As a society we're so black and white about this but cosleeping is common all over the world, so it's weird that it is so frowned upon here. Plus it is SO MUCH SAFER than falling asleep in a chair or on the couch with your child. I bet you'd be surprised by how many families bedshare but just don't talk about it.

    Here are some great resources about normal infant sleep/behavior/baby temperaments:

    I feel terrible for sleep training our 4 month old. It was too early and not right for her. We slept trained our son at 6 months and it was something we had to do over and over and over again. He's a highly sensitive type and I don't think it sent the right message to the poor babe. Anyhow, I gave up after a couple nights with our daughter and have supported her to sleep ever since, she's 21 months old and she does sleep through the night and has for some time. Night weaning helped a lot but I didn't do that until 18 months. If you want baby to sleep in the crib you can get there! All of the links I shared have resources and tips for getting baby to sleep not on you. It takes practice but you can do it! 

    So sorry you are going through this. My now 5 month old was similar, though not quite as difficult, and my husband and I did the same switching off holding him through the night and through naps. We also had to stop swaddling early on and that definitely made it worse!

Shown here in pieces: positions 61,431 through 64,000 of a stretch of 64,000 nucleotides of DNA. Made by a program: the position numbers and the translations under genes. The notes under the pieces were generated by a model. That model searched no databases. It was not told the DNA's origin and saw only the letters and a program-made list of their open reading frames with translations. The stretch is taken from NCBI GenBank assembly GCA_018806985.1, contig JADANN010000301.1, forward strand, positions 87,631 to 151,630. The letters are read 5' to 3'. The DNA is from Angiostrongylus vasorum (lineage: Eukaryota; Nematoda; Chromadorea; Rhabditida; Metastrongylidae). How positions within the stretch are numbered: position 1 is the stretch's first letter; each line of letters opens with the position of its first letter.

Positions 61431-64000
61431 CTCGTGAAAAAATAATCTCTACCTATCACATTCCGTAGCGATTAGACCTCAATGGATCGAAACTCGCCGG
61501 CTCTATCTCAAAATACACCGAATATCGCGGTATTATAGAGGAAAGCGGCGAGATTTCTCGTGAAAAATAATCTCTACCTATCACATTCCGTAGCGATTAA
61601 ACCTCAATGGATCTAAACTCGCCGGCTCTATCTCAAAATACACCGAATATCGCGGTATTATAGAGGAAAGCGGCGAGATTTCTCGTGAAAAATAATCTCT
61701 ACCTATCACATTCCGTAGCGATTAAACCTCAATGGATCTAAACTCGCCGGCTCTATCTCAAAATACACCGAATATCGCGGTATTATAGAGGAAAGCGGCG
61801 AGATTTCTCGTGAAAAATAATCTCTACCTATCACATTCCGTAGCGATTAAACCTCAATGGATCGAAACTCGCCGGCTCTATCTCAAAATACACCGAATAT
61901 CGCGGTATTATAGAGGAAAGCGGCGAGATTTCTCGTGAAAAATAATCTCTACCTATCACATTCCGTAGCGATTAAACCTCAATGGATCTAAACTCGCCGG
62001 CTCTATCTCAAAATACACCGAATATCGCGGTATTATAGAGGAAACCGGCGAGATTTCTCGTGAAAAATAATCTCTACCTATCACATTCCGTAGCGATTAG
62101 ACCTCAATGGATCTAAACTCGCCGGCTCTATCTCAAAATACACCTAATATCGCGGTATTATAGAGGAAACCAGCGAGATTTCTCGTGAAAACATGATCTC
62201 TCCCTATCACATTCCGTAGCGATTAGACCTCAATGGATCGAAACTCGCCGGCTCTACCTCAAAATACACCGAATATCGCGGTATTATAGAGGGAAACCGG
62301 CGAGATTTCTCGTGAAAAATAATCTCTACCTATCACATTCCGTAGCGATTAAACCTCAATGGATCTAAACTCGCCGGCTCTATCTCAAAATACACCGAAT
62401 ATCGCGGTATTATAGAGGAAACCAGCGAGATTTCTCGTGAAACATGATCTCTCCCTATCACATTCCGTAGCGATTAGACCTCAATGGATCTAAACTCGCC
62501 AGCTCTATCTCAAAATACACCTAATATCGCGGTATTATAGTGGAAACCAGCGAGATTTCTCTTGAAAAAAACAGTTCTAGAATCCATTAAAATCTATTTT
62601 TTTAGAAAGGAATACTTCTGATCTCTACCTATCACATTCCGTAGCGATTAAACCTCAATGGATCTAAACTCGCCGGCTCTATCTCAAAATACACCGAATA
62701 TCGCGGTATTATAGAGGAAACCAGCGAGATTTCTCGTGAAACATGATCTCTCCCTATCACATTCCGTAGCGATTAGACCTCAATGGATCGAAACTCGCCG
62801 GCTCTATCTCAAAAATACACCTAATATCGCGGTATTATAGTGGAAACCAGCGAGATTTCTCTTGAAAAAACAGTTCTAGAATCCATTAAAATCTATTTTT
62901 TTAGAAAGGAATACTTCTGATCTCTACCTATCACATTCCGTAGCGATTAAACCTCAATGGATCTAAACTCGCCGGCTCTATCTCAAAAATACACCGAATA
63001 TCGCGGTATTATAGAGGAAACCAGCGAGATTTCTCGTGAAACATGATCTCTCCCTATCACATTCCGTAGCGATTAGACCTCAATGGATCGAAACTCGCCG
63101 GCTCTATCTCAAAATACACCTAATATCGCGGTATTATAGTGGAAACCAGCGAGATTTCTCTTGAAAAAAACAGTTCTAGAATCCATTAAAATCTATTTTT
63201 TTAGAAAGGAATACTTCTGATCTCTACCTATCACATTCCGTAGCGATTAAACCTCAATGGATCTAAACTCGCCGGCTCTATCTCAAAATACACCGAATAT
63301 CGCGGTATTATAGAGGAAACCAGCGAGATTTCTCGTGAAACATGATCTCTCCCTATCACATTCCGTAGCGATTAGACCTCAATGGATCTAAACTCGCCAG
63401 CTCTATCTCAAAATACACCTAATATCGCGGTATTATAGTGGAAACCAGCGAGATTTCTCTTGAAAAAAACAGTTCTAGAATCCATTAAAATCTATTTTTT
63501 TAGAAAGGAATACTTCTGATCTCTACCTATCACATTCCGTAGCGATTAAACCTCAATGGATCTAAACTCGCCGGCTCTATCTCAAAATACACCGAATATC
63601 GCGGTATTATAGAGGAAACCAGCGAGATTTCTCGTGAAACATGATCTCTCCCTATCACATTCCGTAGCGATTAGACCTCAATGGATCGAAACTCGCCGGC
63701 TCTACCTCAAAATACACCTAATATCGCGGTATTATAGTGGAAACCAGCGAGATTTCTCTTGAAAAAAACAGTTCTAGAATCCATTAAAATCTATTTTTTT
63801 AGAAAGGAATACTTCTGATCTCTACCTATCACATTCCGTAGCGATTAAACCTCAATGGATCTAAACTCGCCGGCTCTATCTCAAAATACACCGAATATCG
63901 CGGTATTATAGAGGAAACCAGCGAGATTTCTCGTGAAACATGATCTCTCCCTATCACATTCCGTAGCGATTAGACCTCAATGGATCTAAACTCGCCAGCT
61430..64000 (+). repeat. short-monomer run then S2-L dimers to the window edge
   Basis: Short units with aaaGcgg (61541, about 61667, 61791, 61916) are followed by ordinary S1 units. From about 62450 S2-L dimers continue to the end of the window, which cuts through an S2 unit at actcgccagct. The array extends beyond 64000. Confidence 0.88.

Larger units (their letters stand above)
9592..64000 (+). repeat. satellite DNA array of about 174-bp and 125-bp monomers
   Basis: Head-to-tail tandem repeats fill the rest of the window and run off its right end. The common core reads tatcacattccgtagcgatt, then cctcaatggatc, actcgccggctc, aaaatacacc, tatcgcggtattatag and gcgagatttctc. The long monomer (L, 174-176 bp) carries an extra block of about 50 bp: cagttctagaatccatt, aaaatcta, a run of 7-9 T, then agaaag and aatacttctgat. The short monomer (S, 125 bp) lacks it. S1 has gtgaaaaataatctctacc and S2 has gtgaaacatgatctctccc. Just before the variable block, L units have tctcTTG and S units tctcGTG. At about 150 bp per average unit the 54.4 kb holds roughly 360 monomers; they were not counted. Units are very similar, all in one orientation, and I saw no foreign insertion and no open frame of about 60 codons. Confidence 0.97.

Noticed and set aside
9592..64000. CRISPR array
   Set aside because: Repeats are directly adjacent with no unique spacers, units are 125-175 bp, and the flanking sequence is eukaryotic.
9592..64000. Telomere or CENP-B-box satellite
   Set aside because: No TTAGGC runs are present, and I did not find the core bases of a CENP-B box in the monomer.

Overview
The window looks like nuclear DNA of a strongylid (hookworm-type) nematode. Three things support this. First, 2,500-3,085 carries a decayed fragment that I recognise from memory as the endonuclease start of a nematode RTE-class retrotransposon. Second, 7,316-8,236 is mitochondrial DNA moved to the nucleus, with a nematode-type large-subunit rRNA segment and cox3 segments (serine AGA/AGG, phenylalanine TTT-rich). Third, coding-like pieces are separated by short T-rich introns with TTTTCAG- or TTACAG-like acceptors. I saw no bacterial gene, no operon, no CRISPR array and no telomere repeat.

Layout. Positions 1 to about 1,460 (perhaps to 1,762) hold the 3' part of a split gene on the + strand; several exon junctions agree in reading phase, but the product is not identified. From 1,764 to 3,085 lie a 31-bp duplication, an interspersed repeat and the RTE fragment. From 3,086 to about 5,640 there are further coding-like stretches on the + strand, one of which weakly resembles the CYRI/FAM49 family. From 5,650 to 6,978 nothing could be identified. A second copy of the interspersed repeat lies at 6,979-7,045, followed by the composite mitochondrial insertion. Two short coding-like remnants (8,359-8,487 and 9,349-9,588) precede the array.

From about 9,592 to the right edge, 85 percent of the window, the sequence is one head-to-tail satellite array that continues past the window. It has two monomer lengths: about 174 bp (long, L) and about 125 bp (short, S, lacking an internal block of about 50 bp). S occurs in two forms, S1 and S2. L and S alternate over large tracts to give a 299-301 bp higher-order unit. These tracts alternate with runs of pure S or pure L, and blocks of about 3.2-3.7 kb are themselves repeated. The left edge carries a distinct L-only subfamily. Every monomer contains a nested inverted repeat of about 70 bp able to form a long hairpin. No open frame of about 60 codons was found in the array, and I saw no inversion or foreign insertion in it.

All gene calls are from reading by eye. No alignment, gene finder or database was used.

Some things that worked for my baby, who now exclusively sleeps at night and naps in his crib, and is getting decent at putting himself to sleep - 

    1. A transition swaddle thing that allows for enough movement to be safe if they roll, but also restricts in a way that feels secure. We used the Amazing Baby one on Amazon. 
    2. Keep trying putting down drowsy but awake. Sometimes it would take several attempts but we would get him settled in his crib eventually.

    3. Patting his chest, holding a hand to his chest with a little gentle pressure, rubbing his head, vibrating his body a little.

    4. Trying a pack and play with the bassinet level, if baby isn’t over the weight limit. We accidentally learned on a trip that our baby slept better in this than his crib, I suspect because it sways a bit when he moves.

    5. Once you find what works, slowly reducing supports/time spent settling. 
    6. Time. My baby would only nap for 20 mins at a time for a long time. Then suddenly one day his sleep cycle shifted to 40 mins. Now he consistently does at least 40 min naps and will often put himself back to sleep after waking up.

    I liked Precious Little Sleep as a resource too. 
    Good luck!!!